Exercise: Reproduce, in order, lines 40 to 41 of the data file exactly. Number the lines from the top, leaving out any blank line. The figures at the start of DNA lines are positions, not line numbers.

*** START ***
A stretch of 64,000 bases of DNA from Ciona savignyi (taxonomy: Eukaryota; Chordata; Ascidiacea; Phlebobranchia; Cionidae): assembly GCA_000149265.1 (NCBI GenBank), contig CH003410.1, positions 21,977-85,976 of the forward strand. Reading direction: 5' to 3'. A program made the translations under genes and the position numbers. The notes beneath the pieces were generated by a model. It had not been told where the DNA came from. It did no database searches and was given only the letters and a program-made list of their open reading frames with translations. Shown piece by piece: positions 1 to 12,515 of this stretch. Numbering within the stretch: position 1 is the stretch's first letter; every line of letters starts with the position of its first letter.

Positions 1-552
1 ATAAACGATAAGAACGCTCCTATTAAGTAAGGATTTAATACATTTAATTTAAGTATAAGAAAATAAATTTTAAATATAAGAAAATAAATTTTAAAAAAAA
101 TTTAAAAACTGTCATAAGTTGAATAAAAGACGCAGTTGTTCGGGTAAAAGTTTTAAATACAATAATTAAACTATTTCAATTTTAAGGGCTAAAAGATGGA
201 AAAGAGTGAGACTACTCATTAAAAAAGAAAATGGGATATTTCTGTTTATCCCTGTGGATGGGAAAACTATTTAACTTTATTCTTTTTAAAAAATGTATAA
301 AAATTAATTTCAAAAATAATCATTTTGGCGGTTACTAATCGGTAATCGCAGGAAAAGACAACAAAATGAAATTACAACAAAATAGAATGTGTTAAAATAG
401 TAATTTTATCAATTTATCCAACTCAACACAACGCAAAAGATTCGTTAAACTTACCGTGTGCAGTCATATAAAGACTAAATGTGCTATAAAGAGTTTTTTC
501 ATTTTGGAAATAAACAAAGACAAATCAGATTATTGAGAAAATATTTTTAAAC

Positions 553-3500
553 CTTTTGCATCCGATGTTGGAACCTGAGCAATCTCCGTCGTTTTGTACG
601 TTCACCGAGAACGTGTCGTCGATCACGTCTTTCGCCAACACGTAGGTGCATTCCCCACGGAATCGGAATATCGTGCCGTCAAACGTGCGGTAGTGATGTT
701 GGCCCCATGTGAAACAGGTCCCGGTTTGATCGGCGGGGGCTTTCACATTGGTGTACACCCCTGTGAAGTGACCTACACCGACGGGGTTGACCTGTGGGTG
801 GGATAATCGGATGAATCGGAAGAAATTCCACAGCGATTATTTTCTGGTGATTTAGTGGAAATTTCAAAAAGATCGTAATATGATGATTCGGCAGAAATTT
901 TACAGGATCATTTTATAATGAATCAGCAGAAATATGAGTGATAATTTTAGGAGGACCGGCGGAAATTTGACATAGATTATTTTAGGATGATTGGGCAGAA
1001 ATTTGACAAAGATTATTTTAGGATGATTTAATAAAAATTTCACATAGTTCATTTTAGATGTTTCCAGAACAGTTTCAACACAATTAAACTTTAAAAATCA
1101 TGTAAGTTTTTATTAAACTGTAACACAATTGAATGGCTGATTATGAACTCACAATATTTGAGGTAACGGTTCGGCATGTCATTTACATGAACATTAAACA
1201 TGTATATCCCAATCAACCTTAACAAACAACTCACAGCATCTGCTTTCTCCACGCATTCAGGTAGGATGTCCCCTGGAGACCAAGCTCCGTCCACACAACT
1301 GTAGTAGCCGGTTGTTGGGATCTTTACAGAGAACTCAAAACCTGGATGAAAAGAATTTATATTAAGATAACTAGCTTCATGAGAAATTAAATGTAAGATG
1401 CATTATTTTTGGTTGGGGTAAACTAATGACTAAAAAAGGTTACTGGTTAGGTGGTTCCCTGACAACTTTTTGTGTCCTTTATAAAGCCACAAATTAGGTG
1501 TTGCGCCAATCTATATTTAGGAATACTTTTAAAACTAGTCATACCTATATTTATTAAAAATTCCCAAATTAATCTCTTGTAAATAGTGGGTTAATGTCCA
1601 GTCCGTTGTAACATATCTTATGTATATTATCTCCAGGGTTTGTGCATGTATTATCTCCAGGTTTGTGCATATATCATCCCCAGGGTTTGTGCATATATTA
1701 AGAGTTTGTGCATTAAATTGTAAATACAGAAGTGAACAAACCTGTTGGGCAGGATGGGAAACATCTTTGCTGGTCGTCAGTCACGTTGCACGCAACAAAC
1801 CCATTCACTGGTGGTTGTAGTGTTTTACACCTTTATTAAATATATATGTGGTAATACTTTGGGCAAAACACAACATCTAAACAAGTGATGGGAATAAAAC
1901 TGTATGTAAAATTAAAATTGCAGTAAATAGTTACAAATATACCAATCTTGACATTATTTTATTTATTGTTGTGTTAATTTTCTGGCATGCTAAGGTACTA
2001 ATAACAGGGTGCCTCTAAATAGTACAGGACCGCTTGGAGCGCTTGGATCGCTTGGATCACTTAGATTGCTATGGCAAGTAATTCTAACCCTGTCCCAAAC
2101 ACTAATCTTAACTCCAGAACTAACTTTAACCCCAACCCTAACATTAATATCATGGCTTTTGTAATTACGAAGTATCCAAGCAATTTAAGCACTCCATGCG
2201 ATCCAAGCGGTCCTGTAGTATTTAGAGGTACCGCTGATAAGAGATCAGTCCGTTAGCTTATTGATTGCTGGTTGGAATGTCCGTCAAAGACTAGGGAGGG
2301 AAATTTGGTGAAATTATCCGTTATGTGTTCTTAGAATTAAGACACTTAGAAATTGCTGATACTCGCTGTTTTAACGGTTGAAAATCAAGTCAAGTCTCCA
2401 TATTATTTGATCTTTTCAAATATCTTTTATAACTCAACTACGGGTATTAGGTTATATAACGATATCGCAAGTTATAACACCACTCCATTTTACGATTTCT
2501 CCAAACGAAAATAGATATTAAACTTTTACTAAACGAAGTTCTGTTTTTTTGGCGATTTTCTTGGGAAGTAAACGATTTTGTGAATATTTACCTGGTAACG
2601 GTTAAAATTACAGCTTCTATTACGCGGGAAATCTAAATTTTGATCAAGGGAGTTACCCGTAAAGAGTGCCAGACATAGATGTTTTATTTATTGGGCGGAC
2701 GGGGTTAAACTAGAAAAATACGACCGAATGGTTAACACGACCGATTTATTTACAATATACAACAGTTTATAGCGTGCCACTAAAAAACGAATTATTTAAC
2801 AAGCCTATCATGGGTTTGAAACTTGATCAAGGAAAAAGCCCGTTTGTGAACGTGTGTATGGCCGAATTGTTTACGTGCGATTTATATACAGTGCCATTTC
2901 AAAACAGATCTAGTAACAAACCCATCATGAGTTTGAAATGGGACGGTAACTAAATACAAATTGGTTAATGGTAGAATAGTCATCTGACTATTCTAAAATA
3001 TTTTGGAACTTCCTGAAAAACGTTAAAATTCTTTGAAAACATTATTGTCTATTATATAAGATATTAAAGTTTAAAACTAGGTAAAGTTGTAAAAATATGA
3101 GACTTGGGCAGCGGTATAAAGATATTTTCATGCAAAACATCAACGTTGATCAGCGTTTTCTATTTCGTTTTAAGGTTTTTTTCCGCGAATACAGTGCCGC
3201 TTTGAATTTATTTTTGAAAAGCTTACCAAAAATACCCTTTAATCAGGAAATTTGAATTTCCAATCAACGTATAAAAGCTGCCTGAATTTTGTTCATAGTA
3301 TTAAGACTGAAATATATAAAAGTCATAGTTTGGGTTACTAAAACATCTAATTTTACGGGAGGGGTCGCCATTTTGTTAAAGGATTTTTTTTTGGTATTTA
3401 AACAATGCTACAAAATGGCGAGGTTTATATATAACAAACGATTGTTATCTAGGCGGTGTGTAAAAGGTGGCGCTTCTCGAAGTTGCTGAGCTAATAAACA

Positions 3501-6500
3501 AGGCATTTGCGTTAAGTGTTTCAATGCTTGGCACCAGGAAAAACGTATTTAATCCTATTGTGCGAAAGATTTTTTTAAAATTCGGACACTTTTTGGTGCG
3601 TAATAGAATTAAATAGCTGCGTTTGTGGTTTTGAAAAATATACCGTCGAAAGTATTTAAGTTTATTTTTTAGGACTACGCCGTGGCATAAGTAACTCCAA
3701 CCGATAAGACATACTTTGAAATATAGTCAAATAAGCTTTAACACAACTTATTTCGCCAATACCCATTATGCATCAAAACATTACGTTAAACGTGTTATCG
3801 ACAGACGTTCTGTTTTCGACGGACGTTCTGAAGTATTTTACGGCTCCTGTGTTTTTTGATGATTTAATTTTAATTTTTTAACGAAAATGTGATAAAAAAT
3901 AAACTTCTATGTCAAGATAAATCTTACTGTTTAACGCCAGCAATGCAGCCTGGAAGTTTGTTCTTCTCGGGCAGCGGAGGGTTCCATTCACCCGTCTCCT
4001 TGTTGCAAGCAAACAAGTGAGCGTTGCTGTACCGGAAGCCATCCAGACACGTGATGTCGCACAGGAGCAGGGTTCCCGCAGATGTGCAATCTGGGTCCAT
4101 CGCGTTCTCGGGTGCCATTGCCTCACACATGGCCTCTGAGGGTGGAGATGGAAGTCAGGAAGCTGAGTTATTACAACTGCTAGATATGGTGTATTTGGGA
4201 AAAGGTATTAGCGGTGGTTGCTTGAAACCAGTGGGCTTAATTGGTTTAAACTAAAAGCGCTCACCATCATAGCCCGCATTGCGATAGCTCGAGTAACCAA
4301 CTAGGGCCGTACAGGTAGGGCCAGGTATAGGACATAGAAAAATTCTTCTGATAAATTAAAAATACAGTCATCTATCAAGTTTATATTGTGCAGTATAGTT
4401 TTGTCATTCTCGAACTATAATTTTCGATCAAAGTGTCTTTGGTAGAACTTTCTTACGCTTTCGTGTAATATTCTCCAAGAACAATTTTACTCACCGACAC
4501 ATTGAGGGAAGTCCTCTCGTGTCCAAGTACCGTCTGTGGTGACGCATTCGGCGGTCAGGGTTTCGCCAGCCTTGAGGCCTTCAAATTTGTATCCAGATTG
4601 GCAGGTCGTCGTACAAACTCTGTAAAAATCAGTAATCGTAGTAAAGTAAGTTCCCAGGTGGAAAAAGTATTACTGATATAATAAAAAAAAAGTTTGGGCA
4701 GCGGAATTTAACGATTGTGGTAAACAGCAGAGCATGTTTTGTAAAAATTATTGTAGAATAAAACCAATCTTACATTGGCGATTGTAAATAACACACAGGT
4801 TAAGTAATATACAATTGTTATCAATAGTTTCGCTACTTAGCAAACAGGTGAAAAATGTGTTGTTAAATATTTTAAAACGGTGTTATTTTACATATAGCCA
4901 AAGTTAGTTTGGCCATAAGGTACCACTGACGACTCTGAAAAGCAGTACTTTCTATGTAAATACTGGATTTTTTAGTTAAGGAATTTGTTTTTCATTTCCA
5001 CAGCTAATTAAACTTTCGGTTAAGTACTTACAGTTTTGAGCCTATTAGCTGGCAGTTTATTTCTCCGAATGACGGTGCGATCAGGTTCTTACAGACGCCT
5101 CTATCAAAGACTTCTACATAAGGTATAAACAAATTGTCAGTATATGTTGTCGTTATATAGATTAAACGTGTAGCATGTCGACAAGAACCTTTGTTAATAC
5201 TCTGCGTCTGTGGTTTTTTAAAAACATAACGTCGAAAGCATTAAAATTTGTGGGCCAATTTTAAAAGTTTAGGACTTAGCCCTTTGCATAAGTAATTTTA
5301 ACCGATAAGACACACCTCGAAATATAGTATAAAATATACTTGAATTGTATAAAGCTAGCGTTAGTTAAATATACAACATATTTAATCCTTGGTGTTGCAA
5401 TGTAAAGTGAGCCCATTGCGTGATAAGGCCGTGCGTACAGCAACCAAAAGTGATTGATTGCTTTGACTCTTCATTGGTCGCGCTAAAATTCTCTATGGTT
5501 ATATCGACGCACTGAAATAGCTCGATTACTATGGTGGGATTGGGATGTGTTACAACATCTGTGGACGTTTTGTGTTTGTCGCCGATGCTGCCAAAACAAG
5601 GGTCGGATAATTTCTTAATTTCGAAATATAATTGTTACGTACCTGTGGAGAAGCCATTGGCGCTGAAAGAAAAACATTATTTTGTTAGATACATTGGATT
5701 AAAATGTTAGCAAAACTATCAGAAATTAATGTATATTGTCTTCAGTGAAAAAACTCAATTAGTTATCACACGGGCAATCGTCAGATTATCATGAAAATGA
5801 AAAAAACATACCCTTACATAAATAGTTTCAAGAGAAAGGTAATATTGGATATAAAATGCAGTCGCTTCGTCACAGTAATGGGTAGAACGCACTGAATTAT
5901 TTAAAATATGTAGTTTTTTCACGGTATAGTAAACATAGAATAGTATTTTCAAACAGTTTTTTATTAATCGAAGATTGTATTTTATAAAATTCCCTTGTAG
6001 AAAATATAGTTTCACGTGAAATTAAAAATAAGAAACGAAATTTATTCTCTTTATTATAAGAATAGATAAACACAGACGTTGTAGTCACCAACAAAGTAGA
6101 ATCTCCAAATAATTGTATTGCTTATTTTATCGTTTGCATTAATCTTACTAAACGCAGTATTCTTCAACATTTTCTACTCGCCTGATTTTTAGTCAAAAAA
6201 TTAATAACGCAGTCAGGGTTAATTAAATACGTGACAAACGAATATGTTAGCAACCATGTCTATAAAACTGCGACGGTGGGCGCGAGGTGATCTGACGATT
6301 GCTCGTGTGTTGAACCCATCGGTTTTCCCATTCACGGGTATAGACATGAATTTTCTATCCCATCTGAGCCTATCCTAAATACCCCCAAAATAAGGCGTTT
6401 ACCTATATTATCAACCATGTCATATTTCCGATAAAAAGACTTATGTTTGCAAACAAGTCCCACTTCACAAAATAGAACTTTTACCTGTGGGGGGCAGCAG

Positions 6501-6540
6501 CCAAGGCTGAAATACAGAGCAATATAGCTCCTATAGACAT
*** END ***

Positions 3501-6500
3501 AGGCATTTGCGTTAAGTGTTTCAATGCTTGGCACCAGGAAAAACGTATTTAATCCTATTGTGCGAAAGATTTTTTTAAAATTCGGACACTTTTTGGTGCG